Wednesday, March 3rd, 2010
An introduction to The Invisible
Mads PerchI kind of hate for the most apt reference point for a band to be the most obvious one, but if you have to offer an elevator pitch on London trio The Invisible, it’s hard not to want to use the letters T, V, O, T and R. The comparison goes beyond the superficial multi-racial composition of the band, though.
It also applies to their collective musical ability and creativity, both clearly on display but not ostentatiously so, and their aesthetic, which filters rock, rhythm and blues and soul influences through a thoroughly contemporary and frequently electronically-enhanced filter. Where they differ from the Brooklyn outfit is in their approach, which dials down – but doesn’t eliminate – the post-millennial tension and angst that informs much of TV On The Radio’s work in favour of a more chilled-out vibe. There’s still fire beneath the surface, but The Invisible opt to deliver it in a smoother, more soulful and dance-friendly sound.
Their 2009 self-titled debut, still only available in Europe, was a heady enough brew to garner the band a place on last year’s Mercury Prize shortlist, and after a short visit to New York for CMJ last Fall, they’re returning to North America this Spring; first for SxSW and then a proper tour that will allow music writers on this side of the Atlantic to make all kinds of bad puns about the seeing (or not seeing) the band and includes an April 2 date at the Opera House in Toronto. So if you, like me, were having trouble deciding between Serena-Maneesh at the Great Hall and A Sunny Day In Glasgow at The Garrison… your life just got a little more complicated.
The Vinyl District gets The Joy Formidable frontwoman Ritzy Bryan to reminisce about her favourite records. They’ve released a new video as a preview of their debut full-length, due out sometime this Summer.
Music Snobbery and Spinner have interviews with Kate Nash, whose new record arrives on April 20 and now has a name – Crayon Full Of Color. Pitchfork likes the first giveaway track “I Just Love You More” more than I do. Spin has a stream of the more agreeable first official single, “Do Wah Do”, complete with obnoxious marketing voiceover. Update: The Music Slut says the new record is actually called My Best Friend Is You. I don’t know who to believe anymore.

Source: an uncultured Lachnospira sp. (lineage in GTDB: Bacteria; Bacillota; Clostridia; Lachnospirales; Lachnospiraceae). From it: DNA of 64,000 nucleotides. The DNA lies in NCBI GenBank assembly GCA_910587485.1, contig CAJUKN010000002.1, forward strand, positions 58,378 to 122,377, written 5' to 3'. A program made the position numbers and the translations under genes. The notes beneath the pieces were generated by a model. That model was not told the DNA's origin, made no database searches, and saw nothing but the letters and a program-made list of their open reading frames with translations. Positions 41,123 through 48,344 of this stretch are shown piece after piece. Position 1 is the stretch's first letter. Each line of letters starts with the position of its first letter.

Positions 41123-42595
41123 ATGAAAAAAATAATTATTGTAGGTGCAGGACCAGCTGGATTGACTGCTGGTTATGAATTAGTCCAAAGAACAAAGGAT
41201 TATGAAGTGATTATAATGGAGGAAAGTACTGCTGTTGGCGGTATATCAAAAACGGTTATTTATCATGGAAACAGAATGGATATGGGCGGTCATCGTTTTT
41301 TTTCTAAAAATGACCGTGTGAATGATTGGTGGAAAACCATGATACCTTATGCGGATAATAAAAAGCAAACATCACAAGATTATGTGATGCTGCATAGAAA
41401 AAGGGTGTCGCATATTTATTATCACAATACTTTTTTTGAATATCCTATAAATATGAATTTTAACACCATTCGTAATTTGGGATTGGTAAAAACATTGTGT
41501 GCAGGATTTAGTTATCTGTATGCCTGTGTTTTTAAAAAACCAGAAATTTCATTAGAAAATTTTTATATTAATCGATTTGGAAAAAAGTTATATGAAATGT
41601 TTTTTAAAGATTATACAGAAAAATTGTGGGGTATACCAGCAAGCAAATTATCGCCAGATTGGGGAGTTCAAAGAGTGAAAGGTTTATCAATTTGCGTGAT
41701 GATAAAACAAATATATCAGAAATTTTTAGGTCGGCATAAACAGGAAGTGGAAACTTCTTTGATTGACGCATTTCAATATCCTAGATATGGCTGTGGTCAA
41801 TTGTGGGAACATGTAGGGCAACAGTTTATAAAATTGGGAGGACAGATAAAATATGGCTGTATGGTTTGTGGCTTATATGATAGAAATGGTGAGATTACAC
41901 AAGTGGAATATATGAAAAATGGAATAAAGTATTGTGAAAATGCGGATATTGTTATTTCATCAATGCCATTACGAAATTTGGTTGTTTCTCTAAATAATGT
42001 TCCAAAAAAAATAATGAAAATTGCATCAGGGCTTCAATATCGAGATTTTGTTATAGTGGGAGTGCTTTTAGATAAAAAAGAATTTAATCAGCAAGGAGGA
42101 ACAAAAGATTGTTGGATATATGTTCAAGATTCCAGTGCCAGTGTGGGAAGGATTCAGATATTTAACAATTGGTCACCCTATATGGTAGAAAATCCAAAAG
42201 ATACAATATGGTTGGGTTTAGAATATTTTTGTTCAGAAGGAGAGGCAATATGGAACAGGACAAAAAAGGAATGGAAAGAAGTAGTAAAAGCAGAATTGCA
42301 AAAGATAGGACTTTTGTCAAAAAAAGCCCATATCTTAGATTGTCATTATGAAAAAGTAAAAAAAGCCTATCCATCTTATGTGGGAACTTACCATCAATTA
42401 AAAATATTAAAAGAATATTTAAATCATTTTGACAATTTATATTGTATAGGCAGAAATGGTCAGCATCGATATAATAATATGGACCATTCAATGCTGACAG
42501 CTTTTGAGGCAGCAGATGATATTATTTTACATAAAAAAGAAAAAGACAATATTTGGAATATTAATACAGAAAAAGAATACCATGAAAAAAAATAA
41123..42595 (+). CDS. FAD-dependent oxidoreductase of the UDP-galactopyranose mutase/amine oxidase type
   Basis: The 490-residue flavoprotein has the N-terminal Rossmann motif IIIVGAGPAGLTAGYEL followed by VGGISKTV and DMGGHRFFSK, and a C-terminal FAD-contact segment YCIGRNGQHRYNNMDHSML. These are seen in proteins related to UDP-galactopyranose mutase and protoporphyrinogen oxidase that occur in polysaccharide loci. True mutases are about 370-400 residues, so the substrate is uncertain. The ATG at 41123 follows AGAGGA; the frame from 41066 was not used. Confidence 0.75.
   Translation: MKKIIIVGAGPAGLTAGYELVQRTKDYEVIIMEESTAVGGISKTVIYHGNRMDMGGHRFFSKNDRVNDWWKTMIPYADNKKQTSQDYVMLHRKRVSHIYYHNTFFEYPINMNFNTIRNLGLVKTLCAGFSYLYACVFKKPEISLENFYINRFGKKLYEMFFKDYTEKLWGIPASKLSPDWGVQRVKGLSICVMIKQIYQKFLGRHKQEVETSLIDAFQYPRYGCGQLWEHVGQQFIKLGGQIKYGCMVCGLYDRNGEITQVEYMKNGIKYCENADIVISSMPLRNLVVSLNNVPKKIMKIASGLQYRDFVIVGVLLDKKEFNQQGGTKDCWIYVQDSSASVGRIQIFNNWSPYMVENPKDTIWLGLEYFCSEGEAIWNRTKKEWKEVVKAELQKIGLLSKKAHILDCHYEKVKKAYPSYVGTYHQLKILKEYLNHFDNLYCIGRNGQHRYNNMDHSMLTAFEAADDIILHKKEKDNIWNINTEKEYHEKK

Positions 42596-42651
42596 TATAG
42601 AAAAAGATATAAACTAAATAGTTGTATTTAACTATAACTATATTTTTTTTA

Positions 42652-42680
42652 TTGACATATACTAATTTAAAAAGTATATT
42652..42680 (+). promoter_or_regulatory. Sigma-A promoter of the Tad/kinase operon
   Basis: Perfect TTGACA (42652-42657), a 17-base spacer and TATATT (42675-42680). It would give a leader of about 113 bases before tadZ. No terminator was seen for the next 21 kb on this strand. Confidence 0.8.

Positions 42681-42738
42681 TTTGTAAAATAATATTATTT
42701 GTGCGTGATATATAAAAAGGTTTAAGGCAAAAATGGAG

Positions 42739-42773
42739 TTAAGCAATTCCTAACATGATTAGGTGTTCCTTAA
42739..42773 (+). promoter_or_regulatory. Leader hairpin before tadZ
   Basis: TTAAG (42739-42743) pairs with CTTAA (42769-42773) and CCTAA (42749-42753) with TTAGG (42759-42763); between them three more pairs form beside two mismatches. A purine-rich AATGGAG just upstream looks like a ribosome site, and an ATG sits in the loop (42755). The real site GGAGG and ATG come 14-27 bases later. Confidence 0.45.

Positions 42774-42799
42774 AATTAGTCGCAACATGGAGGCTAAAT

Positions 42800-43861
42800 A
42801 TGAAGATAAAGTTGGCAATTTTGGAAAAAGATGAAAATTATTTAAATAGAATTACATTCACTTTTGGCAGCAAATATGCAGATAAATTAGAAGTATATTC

What better way to celebrate the North American release of Little Boots’ debut Hands than by canceling one of the dates on her North American tour? The April 30 Toronto date at the Phoenix is no longer showing up at either Ticketmaster or Ticketweb and there’s no trace of it on the promoter’s website. Still looking for an official word or reason, but none of the above are good signs. But on the bright side, it does make the question of whether to go see Jonsi at the Sound Academy that much easier to answer. Artist Direct has an interview with Victoria Hesketh.
Spinner talks to Rose Elinor Dougall about making her post-Pipette North American debut at SxSW. Her solo debut Without Why is due out this year. The Pipettes’ new one Earth Vs Pipettes is also due out in 2010.
Doves have announced they’ll release a best-of collection entitled The Places Between: The Best of Doves on April 6, consisting of a CD of their singles, a second disc of rarities and a DVD of their videos. Specifics on the set available at Pitchfork, and if you were wondering only about half the material on Lost Sides is repeated here and there are three all-new songs scattered amongst the two discs.
The Clientele’s Alasdair MacLean submits five recommended hallucinatory children’s books to Owl & Bear, while Baeble Music gets a Guest Apartment video session and video interview. The AV Club also has a chat. The Clientele are at The Horseshoe on March 19.